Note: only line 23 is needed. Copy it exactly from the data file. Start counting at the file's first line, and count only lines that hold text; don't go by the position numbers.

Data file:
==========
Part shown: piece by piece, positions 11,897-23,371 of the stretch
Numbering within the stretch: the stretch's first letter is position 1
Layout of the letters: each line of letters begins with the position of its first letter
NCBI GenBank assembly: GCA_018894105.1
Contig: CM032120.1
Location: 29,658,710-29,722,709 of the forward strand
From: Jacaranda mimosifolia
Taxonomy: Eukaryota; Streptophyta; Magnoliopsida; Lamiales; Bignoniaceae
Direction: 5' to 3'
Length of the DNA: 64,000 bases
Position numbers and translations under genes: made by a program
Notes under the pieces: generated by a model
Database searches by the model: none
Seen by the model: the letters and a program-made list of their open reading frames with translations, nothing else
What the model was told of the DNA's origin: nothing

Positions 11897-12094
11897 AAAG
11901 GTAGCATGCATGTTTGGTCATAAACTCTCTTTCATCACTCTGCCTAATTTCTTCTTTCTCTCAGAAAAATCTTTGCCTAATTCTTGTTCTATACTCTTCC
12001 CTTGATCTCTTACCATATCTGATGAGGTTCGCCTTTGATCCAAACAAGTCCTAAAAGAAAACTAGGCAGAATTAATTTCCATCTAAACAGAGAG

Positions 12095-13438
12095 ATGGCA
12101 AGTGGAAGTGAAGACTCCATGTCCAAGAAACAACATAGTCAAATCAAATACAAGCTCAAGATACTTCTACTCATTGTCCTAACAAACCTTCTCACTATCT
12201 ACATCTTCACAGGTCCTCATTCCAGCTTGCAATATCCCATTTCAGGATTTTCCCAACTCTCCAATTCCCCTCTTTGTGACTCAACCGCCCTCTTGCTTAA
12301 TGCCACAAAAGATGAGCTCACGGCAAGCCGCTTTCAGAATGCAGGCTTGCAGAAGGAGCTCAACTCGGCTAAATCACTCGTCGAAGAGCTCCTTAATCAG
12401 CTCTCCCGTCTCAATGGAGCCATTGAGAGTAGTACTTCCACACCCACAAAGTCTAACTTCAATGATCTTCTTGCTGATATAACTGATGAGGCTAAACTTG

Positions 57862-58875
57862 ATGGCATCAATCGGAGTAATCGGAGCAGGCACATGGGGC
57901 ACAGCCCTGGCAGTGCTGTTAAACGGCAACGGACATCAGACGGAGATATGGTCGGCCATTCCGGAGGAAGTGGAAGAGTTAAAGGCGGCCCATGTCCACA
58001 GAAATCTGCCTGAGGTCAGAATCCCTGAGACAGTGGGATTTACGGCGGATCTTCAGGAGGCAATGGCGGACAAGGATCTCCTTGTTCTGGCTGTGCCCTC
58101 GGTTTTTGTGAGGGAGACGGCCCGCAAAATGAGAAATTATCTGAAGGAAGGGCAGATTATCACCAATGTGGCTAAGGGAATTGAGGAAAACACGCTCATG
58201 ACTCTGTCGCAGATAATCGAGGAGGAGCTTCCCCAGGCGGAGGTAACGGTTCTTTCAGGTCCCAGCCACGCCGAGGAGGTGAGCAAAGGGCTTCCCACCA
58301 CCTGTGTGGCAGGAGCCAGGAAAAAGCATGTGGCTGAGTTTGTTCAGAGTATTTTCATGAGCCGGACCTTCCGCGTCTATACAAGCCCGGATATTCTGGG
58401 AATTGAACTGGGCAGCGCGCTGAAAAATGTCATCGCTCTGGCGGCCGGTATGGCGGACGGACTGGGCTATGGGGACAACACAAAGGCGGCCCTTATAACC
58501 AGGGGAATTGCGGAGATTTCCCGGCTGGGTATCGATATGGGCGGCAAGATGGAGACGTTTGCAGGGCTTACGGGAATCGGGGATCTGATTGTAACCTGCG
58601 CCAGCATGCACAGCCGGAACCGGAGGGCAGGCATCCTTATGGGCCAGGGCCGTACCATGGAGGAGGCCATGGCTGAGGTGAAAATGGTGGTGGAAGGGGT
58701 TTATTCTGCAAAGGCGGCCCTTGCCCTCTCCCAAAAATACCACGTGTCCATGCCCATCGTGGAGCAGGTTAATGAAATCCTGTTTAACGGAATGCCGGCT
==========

12201 ACATCTTCACAGGTCCTCATTCCAGCTTGCAATATCCCATTTCAGGATTTTCCCAACTCTCCAATTCCCCTCTTTGTGACTCAACCGCCCTCTTGCTTAA